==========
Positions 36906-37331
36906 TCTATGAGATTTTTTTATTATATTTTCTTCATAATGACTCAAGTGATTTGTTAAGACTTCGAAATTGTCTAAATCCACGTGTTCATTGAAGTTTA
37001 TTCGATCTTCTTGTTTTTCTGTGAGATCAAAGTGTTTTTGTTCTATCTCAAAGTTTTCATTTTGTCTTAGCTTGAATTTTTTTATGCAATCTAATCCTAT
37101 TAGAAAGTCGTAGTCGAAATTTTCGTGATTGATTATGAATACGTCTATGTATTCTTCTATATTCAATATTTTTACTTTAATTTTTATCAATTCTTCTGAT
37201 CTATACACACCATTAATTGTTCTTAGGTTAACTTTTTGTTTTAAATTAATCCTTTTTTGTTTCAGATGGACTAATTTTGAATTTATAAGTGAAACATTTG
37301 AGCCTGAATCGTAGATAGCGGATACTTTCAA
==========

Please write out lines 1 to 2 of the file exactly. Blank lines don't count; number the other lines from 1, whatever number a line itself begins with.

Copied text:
Positions 36906-37331
36906 TCTATGAGATTTTTTTATTATATTTTCTTCATAATGACTCAAGTGATTTGTTAAGACTTCGAAATTGTCTAAATCCACGTGTTCATTGAAGTTTA